Berkeley English Lecturers

Jason de Stefano

Jason de Stefano

Berkeley Lecturer

Free Speech Cafe
Mon. 4–5, Wed. 3–4

Selected Publications and Papers Delivered



"The Birth of Creativity: Emerson's Creative Impulse," MLQ 80, no. 2 (June 2019): 167–193.

"Persona Ficta: Frederick Douglass," ELH 85, no. 3 (fall 2018): 775–800.

From Objectivity to the Scientific Self: A Conversation with Peter Galison,” Qui Parle 23, no. 2 (spring/summer 2015): 89–114.


"Los Feliz," "Reality," forthcoming in Lana Turner.

"Biltong," Fence 34 (spring 2018): 30–32.

Selected Presentations

"The Birth of Creativity: Affinities of an Impulse," invited contribution to "Material Affinities" seminar at the ACLA Annual Meeting, Georgetown University, 8–10 March 2019.

"Melville's Weird Feelings," presented in "Melville's Quarrel with Modernity," Melville Society Panel at the MLA Annual Conference, Chicago, 4 Jan. 2019.

"Creature," Keywords for C19 Environmental Humanities Seminar, C19 Annual Conference of the Society of Nineteenth-Century Americanists, UNM, Albuquerque, 22–25 March 2018.

"The Work of Prophecy in the Age of Mechanical Philosophy: Evidence, Empiricism, and Cotton Mather's Biblia Americana," presented at the Omohundro Institute of Early American History and Culture Annual Conference, American Antiquarian Society, Worcester, Mass. 23-26 June 2016.

"The Matter of Anne Bradstreet's Melancholy," presented at "Object Emotions: Polemics," Cambridge University, 15-16 April 2016.

“Reading Painting: Toward an Art History of the Book” [on Henry James and the trompe l'oeil paintings of William Hartnett and Francis Peto], presented at “Reading Matters,” Friends of English Southland Graduate Conference, UCLA, 27 June 2014.

“Big Historicism, Weird Realism” [on deep history in Wai Chee Dimock, Mark McGurl, Graham Harman, and The Twilight Zone], invited presentation at the Chicago Center for Contemporary Theory’s Material Cultures Reading Group, 1 Feb. 2013.

Current Research

My dissertation, “Creatures of Art: The Laws of Creativity in the Nineteenth Century,” traces the history and theory of creativity from its theological origins to its modern apotheosis as a defining trait of human being and flourishing. Reclaimed from early modern natural religion, where it denoted the deity’s transcendent design, creativity was recast as an immanent mode of making dependent upon natural and social environments. Creativity became the natural capacity of humans reconceived as not just God’s “creatures” but as creators in their own right—creatures of the contexts they help to build. The creature (literally “a product of creative action”) emerged as a principal concept for writers seeking to understand the formal and formative laws of creativity. It offered an innately interactive conception of artful making and thus became a model of immanent world-making through empowering reciprocity: what John Dewey, speaking of the “live creature” that animates his philosophy of art, called “the intimate union of doing and undergoing.” Insisting that the cultivation of creativity depended on recognizing humanity’s creaturely condition—its temporal and earthly finitude, material and social interdependence, and affinity with other living forms—writers from Mary Shelley to W. E. B. Du Bois recast the human as a “creature of” formative process and environmental context: a creature of law, creature of impulse, creature of the world, and above all, a creature of art. In so doing, they argued that creativity requires contexts conducive to it and that we must collaboratively make the environments within which we are able to create.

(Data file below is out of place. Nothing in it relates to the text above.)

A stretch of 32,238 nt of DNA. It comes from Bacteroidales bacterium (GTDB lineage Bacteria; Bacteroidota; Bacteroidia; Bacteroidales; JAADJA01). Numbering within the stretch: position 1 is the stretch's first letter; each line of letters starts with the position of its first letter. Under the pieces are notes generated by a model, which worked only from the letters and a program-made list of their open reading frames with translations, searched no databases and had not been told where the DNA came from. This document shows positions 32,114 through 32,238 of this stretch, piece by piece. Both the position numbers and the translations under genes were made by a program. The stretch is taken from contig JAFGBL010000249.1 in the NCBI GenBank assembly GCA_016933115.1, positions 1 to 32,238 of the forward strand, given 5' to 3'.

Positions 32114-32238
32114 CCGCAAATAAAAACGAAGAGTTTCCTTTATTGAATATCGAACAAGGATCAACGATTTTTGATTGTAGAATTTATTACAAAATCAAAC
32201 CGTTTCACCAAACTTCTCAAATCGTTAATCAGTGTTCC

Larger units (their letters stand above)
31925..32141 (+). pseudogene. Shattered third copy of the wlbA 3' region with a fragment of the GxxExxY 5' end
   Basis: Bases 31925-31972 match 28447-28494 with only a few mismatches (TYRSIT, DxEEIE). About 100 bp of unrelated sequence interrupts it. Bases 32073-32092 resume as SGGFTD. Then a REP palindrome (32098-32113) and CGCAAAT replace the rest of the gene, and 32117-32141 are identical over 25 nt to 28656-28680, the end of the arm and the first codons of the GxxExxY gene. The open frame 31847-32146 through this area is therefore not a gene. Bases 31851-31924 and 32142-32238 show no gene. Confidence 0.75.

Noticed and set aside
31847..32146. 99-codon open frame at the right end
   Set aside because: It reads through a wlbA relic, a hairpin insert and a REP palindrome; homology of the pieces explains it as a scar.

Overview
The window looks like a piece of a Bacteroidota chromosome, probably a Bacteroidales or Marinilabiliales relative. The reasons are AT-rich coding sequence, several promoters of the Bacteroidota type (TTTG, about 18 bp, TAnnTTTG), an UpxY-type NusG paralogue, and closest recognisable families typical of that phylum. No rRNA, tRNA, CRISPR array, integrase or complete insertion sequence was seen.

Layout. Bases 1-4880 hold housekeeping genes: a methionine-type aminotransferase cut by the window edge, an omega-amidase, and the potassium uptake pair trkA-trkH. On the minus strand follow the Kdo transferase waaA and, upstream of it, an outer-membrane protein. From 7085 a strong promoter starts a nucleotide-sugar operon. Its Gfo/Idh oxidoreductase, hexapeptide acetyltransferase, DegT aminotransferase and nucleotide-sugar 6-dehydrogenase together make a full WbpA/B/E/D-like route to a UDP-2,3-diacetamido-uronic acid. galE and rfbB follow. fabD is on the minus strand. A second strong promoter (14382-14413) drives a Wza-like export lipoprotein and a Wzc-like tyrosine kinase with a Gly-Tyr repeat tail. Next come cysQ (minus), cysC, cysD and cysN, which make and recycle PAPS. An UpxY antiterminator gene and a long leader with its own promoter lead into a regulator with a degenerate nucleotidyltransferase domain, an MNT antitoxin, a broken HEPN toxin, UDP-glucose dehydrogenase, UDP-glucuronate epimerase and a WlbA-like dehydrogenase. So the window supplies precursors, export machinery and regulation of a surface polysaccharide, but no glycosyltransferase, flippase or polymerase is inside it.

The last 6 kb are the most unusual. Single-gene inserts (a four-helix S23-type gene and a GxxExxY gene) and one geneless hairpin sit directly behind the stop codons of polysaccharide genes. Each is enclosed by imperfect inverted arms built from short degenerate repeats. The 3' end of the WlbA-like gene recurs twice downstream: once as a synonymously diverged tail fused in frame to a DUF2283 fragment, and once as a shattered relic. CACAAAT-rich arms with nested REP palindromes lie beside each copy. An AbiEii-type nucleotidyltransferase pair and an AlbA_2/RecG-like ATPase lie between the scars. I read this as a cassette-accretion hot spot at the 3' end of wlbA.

English Department Classes